HPV DNA testing is generally not appropriate or clinically useful following cytology results of LSIL, which is more severe than ASCUS, and most of these women (84%-96%) are carcinogenic HPV DNA positive. One exception may be to clarify the risk for postmenopausal women with cytologic LSIL, which is an interpretation that can be falsely positive, presumably due to atrophic changes.
Testing for HPV DNA as a primary screening test has been FDA approved only in conjunction with cervical cytology and only in women aged 30 years and older. Women who are negative by cytology and HPV testing are at extremely low risk of CIN 3 or cancer (CIN 3+) and therefore may be screened less often. Screening more frequently than every 3 years would not improve sensitivity significantly but would increase costs and overtreatment.[57,58]
Numerous studies have demonstrated that, compared with cytology, HPV DNA testing is more sensitive for identifying women who have CIN 2+ (range of sensitivities 84%-97%).[38,59,60,61,62,63,64] In one randomized trial using both Pap and HPV testing in random order among women aged 30 to 69 years, sensitivity of HPV was 95% compared with 55% for Pap cytology. The combination of HPV and cytology had 100% sensitivity and a referral rate of 7.9%.
The lower specificity of HPV DNA testing compared with cytology is a consideration. Among women older than 30 years, cytology had a specificity of 97% compared with 94% for HPV testing. The specificity of HPV DNA testing would likely be even lower among women younger than 30 years, who have more transient HPV infection that is of little consequence. Thus, detecting such women would potentially increase the number of follow-up diagnostic workups. Potential approaches to minimize over-referral with HPV DNA testing and improve specificity include: (1) triage HPV-positive results with cytology  or another more specific molecular assay; and (2) trigger further workup only after two sequential positive HPV test results because it is the persistence of carcinogenic HPV that confers the greatest risk of CIN 2-3.[66,67]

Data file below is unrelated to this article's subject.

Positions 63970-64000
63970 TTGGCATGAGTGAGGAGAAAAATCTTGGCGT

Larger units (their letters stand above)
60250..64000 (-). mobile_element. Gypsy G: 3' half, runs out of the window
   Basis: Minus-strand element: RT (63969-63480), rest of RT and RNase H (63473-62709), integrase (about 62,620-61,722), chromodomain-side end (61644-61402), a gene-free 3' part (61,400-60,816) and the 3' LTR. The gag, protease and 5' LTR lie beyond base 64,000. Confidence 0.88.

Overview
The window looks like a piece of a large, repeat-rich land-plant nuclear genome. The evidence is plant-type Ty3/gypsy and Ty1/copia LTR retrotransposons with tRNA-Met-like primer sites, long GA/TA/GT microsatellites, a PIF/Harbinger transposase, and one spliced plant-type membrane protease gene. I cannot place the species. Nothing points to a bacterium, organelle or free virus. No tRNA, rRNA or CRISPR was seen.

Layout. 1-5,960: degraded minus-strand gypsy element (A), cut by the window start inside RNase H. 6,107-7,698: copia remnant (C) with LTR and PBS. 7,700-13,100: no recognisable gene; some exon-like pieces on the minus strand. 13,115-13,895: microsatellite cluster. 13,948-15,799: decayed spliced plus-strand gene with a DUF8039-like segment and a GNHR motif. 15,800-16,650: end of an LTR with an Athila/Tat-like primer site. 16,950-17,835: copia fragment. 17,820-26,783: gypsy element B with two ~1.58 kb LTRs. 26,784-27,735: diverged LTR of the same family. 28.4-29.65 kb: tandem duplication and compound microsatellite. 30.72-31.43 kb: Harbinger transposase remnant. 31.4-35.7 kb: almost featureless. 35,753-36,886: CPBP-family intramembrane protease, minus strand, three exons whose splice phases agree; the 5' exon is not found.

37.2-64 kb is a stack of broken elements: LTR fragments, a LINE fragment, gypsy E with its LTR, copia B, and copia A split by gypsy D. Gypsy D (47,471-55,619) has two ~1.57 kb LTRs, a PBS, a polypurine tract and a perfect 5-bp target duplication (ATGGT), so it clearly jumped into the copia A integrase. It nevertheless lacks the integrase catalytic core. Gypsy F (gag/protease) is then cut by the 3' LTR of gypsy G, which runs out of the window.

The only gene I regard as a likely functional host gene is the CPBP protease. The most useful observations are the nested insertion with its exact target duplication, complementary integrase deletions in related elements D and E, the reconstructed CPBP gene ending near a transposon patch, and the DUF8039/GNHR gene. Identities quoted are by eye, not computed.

An Italian population-based randomized, controlled trial of HPV DNA testing versus cervical cytology performed at 3-year intervals in approximately 94,000 women aged 25 to 60 years found a statistically significant decrease in the number of invasive cervical cancer cases diagnosed in the HPV DNA arm at the second round of screening (0 cases vs. 9 cases; P = .004). However, about 48% of individuals in the HPV DNA arm also received conventional cytology testing at the first screening round, making it impossible to discern whether the observed difference resulted from the use of a combined testing strategy or HPV DNA testing alone. Of note, many more women in the HPV DNA arm were referred to colposcopy for abnormal findings than in the cytology-alone arm (4,436 women vs. 1,416 women), prompting the authors to conclude that if the HPV DNA test is used as a primary screening strategy, women with positive test results should be triaged by cytology before referral.